If the move to pardon Turing shows anything, however, it is that one of the most compelling figures in the rarefied world of mathematics has perhaps never been more popular.
Turing’s reputation proceeded him in academic circles, even after the scandal of his conviction and subsequent death at age 41. But it was only in the 1960s and the dawning of the information age in the 1970s that scholars began to truly grasp the importance of his earlier work.
His seminal 1936 paper “On Computable Numbers” outlined the theory of a “Universal Machine,” a device that some scholars now call the conceptual forerunner of program-based computers. In the 1940s, he outlined what was arguably the first realizable design for a modern computer. In 1950, he propagated an early notion of artificial intelligence in a paper that posed the question: “Can machines think?”
Yet Turing remained relatively obscure in the public eye until the late 1970s, when the first details emerged about his role in the top-secret “code breakers” operation at Bletchley Park — a sprawling estate that became a World War II museum here in England’s picturesque county of Buckinghamshire.
Teams of mathematicians, linguists and engineers first descended on the warrenlike complexes in 1939. As Hitler’s blitz began raining fire on British cities a year later, Turing and others worked round the clock to turn the tide of the war by cracking Nazi messages encoded by the infamous Enigma machines. Even among the great minds gathered at Bletchley Park for the war effort, scholars say, Turing stood out.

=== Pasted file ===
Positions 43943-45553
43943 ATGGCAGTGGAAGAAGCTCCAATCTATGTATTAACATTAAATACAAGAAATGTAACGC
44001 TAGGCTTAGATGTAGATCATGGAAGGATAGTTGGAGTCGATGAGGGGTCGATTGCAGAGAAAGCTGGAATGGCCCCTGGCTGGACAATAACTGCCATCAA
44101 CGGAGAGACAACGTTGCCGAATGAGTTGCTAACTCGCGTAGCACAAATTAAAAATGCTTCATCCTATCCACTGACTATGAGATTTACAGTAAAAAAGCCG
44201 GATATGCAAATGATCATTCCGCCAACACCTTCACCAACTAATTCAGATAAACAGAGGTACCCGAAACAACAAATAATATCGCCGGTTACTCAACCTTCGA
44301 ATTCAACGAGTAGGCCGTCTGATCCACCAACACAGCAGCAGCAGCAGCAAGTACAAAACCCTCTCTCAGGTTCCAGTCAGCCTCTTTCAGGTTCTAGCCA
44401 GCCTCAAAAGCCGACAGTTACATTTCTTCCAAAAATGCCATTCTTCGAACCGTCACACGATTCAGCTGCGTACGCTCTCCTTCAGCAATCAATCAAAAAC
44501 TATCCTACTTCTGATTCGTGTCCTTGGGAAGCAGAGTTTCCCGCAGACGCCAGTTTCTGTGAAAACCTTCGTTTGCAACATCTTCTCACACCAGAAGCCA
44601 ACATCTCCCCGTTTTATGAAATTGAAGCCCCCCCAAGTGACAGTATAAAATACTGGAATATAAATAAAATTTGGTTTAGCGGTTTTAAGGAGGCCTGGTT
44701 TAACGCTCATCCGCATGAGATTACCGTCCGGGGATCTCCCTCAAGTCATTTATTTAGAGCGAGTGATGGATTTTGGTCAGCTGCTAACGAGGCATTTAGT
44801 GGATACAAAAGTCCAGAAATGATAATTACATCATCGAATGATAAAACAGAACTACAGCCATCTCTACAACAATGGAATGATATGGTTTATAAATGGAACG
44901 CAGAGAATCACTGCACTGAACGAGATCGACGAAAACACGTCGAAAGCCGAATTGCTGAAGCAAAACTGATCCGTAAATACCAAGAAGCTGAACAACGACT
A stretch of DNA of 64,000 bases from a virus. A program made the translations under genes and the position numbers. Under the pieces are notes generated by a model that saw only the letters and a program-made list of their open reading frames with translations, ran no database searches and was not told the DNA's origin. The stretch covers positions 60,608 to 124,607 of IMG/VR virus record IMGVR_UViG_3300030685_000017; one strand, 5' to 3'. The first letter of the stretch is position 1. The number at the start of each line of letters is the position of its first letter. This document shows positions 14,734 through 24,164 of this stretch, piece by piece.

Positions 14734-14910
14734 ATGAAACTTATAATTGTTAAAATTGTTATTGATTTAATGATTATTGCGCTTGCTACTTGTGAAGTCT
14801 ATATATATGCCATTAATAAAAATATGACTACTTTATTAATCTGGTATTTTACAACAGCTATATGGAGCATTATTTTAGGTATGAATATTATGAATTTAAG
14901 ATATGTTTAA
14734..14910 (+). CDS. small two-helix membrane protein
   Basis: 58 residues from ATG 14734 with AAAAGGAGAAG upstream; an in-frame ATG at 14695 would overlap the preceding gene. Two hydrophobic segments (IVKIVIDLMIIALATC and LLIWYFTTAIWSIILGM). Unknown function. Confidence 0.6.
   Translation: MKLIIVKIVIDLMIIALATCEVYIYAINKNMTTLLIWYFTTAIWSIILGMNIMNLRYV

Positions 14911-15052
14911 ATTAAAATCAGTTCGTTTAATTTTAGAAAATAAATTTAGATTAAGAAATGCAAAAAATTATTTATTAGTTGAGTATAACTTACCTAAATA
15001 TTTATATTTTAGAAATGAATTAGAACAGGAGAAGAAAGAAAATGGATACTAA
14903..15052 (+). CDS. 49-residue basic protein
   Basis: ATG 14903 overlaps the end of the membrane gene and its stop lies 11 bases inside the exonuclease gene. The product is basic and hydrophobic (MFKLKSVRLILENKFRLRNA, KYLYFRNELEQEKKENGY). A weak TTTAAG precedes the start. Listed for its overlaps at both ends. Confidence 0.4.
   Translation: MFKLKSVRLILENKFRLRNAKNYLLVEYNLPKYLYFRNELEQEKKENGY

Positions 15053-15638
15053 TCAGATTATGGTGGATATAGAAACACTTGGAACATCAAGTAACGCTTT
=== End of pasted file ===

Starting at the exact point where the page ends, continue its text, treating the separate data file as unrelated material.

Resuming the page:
Turing had already distinguished himself as a leading mathematician — a brilliant, if socially awkward man who practiced his speeches on a teddy bear named Porgy and had a penchant for intellectual banter. Building on earlier work done by Polish experts and in collaboration with a team that included fellow mathematician Gordon Welchman, Turing and company delivered the war’s other big “bombe” — the bombe machine.
About the size of an upright queen-size bed, the bombe allowed for quick deciphering of Nazi messages, helping secure a key victory against German U-boats that were strangling supply lines in the Atlantic.
“As one of his colleagues once said, it was a very good thing that the government didn’t know that Turing was a homosexual during the war, because if they found out, they would have sacked him and we would have lost,” said Lord John Sharkey, sponsor of the Turing pardon in Britain’s upper house.